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Nosebleeds: What To Do About It

The nose is a part of the body that is very well supplied with blood. This also means a great susceptibility to wounds: nosebleeds develop. But how can you stop nosebleeds? And what are the causes? Is there something to be said about the popular belief that nosebleeds occur particularly frequently when they are stressed or have a cold? And when should you see a doctor? We clarify the most important questions about nosebleeds.

➠ Content: This is what awaits you

➠ Content: This is what awaits you

Stopping nosebleeds: what to do if you have a nosebleed?

When blood drips from the nose, the first thought for many is: “What is the best way to stop a nosebleed?” After all, nosebleeds are usually painless and for many simply annoying. At the same time, the amount of blood is an alarm signal for quite a few people.

The good news is, in most cases, nosebleeds are harmless and will stop on their own. Contrary to popular myth, however, you shouldn't put your head back. Because then the blood runs into the trachea or esophagus. There it can cause shortness of breath or gagging stimuli. In addition, it cannot be used to assess how high the blood loss is.

Instead, the following procedure is recommended:

  1. Sit up straight
  2. Bend your head forward
  3. Cool the neck
  4. Squeeze your nostrils together for a few minutes

Most of the time, the nosebleed should subside or even stop completely after a short time. In this case, however, you shouldn't blow your nose afterwards. Neither should you put anything up your nose to stop the bleeding. In both cases, the small wound can subsequently tear open and the nosebleed can recur.

Sudden nosebleed from one nostril

The fact that nosebleeds only occur in one nostril and not in both is the rule rather than the exception. In this case, a blood vessel - usually in the front part of the nose - has simply burst.

So if you are bleeding from one nostril unsigned and it doesn't happen regularly, the first step is to keep calm and don't panic. Usually, the above steps are enough to get your nosebleed under control.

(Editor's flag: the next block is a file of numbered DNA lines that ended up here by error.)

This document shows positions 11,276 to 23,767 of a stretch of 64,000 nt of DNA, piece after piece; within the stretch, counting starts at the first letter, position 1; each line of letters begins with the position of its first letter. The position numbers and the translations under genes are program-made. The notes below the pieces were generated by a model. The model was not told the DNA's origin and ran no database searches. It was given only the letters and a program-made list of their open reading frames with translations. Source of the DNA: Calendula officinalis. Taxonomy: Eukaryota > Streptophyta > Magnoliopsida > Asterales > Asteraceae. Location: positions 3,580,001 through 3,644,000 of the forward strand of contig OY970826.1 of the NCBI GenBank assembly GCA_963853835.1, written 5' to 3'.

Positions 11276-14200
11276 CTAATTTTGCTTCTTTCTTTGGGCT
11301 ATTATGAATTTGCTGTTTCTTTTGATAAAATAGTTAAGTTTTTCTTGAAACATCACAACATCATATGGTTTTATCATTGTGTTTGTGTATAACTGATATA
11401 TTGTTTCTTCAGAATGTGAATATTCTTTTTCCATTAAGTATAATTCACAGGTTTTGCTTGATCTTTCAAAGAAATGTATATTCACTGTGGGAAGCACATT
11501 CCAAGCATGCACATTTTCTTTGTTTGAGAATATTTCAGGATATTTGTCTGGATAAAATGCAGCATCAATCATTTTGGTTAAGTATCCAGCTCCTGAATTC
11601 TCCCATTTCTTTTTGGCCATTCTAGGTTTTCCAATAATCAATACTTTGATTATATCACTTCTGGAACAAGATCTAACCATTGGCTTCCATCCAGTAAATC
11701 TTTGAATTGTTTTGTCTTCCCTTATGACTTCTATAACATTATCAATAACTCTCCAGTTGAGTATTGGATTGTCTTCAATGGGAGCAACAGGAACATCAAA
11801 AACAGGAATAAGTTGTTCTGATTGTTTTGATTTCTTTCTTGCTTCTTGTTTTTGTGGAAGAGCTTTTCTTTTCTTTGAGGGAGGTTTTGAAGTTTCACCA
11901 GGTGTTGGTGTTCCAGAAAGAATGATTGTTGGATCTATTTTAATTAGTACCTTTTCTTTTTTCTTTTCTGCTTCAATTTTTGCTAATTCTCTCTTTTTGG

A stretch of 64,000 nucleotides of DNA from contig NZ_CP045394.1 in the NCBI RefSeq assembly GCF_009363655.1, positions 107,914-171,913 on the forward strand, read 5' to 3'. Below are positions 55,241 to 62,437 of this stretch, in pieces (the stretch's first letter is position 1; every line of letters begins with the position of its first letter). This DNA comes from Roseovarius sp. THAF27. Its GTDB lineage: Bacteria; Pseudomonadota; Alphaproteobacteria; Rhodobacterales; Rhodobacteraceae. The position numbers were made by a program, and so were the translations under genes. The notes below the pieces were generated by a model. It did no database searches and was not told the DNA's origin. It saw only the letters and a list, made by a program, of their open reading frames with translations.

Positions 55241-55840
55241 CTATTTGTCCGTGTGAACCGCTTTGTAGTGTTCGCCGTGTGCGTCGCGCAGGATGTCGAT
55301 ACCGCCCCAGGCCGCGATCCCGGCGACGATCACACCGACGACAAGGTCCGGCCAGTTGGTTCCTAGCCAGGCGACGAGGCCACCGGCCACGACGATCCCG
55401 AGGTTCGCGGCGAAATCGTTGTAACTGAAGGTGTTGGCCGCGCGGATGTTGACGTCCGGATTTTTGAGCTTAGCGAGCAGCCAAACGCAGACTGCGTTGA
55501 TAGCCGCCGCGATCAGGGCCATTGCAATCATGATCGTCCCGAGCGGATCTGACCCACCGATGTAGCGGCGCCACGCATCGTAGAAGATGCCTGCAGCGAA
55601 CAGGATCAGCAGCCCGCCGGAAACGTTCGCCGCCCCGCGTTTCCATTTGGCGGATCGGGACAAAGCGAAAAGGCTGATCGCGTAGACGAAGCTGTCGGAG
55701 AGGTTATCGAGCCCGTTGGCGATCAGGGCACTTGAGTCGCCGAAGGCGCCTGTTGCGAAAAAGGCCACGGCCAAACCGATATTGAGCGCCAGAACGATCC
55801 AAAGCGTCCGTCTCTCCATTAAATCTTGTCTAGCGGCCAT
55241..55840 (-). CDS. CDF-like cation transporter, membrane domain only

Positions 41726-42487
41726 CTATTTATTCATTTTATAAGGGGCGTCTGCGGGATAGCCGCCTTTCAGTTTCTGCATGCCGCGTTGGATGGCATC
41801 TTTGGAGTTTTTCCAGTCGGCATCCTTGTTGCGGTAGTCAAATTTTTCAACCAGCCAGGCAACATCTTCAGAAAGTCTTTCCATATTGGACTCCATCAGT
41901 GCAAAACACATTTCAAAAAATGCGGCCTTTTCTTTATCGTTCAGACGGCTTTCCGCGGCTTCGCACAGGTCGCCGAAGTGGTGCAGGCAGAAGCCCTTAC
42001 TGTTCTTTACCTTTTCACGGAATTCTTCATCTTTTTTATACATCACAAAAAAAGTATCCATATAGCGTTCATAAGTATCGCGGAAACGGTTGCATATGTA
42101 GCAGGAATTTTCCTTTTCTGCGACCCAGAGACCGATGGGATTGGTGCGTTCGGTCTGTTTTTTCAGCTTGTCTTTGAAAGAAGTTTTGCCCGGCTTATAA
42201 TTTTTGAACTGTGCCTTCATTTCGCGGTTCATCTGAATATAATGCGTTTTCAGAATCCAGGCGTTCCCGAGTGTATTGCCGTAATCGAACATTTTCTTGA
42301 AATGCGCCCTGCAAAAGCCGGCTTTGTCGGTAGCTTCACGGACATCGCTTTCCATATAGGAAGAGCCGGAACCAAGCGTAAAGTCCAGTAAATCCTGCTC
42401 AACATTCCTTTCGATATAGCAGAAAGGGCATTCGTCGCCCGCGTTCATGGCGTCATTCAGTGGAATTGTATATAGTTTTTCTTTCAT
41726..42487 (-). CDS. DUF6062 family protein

Epistaxis: Reasons and Risk Factors

The causes of nosebleeds are many. Most of them are local and harmless. In this case, a small vein in the front part of the nose simply bursts. The reasons for this can be either violent sneezing or blowing your nose (for example with a cold) or an external force such as a blow or a fall.

But there are other reasons for a nosebleed:

  • Tissue changes
    Malformations or an incipient tumor can lead to frequent nosebleeds. In this case, you should have your nose examined by an ear, nose and throat specialist.
  • Diseases
    Certain medical conditions increase the risk of developing nosebleeds. For example: Infectious diseases such as flu, high blood pressure, kidney diseases, leukemia or an allergy.
  • Medication
    Taking certain medications can also cause nosebleeds. Above all, aspirin or other pain relievers as well as antibiotics, psychotropic drugs or drugs for cardiovascular diseases cause such side effects.

However, it is a myth that stress causes nosebleeds. As does the claim that nosebleeds are healthy and cleansing. Usually it is harmless, but again it is not beneficial to health.

What can sudden nosebleed mean?

Since the causes of nosebleeds are so diverse, the meaning and the level of danger can vary accordingly. As mentioned earlier, in most cases, nosebleeds are not dangerous.

However, if it has its origin in the back of the nose, larger blood vessels are usually affected there. The bleeding is not so easy to stop here.

If this is the case and the above tips are unsuccessful or if the nosebleeds occur more frequently, you should seek medical treatment.

Frequent nosebleeds in children